tho couch, and, with a deep groan,
he sank down.
A OOKTBRTSCa AKD HOW IT WAS ITf
ll'dU Rosalind Valdai and Zcnobie wero
together in their sitting room, and
the former had been weeping. She
looked paler than when we saw her
before, and her brow was heavy.
Smiles no longer crept about the
dimples of her cheeks, and her eyes
had a sad, mournful look. Her face
plainly, showed that she had suffered
"My dear iaiities," urged the
faithful Zcnobie, throwing her arms
about Rosalind's neck and drawing
her head ujwn her bosom, '"weep
no more. Oh, there must bo aomo
hope! Surely God will not suiter
such au unholy work to be done."
"Ah, Zeuobic," returned tho fair
maiden in a fluttering, melancholy
tone, "where tan I luok for hope '("
"I say in God. You have told in a
we must look to him, and I have be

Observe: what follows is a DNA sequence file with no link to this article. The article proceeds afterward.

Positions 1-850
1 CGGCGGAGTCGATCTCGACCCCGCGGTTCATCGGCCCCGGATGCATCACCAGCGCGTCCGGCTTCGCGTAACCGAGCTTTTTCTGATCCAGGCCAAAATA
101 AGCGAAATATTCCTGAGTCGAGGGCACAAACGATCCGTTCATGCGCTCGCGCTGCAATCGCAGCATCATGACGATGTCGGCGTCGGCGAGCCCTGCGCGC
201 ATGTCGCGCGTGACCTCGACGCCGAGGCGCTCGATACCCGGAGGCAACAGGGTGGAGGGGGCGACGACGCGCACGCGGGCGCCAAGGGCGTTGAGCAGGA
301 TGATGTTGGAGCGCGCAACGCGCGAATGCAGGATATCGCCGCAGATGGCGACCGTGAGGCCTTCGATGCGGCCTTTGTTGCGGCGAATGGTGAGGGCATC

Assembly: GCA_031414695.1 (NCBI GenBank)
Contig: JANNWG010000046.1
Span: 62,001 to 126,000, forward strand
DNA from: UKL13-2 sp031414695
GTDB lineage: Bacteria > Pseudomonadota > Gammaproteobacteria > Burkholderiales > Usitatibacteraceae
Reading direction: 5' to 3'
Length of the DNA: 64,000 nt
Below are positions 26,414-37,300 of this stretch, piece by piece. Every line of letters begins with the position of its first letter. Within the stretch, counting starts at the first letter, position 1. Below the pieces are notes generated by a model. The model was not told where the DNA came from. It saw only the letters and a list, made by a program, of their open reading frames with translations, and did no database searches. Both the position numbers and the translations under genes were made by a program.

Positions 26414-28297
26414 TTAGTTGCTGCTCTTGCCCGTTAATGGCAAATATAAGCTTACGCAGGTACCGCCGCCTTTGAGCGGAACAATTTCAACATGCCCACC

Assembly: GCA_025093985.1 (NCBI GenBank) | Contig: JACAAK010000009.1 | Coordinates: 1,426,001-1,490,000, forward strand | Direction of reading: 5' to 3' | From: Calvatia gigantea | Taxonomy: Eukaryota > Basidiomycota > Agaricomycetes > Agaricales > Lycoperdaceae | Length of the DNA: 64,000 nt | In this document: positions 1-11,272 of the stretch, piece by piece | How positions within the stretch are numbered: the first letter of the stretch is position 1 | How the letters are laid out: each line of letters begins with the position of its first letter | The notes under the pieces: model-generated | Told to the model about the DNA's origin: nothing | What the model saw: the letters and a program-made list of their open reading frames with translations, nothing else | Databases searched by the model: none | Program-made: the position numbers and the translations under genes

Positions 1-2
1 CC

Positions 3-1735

lieved you. Havo you not always
been good to God ?"
"I have been a good as I knew
how, though' 1 nave sinned.'"
"How sinned? Oh, my mistress,
if you have sinned, then who is
pure? Tell me."
"We all sin, Zcnobie. It is our
"So I have often heard, but I
hardly think you have sinned. What
have you dono which you knew1 to
"Then how havo you aiiined?"
"Ah, Zenobie, wo all do things
which wc ought not to dk. But yet
I mean to do as near right as I
"Then leave tho restlwith God.
Oh, when poor mortals do as near
right as lies in their power, surely
they may leave tho rest with God
without "fear. And 'now, if God is
just, as you tell me, why should
ho allow tho wicked d like to triumph
over you ? What justico would there
be in that when you areiall good
ness and ho is sin itself ?"
Rosalind was puzzled. She had
tried to teach her attendaitt to love
and honor God, and she had so fur
succeeded that Zenobio understood
all tho principles of Christianity
and embraced them elndlv and joy
fully. But now how should the
make this point understood!? now
should she reconcile thia. 051 parent
injustico with God s universal mer
cy and justice?
"Can you not tell me ?" ttio young
girl asked again. "Whyslwuld God
allow such a thing? Yoiusay ho ia
all powerful and can do (what he